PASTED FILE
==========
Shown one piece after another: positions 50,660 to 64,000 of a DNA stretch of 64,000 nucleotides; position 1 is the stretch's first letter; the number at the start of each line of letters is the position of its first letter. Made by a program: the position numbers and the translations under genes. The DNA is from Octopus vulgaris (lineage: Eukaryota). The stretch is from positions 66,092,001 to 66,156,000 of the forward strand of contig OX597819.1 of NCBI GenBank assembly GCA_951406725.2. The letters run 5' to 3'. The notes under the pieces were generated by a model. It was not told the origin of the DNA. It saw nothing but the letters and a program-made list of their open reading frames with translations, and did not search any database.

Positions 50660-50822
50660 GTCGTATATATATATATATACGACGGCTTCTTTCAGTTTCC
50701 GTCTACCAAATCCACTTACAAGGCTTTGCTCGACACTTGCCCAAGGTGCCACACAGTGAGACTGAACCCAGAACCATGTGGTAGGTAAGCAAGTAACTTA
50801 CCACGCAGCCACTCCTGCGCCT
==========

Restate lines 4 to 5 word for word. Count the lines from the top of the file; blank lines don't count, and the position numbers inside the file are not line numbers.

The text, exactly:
50701 GTCTACCAAATCCACTTACAAGGCTTTGCTCGACACTTGCCCAAGGTGCCACACAGTGAGACTGAACCCAGAACCATGTGGTAGGTAAGCAAGTAACTTA
50801 CCACGCAGCCACTCCTGCGCCT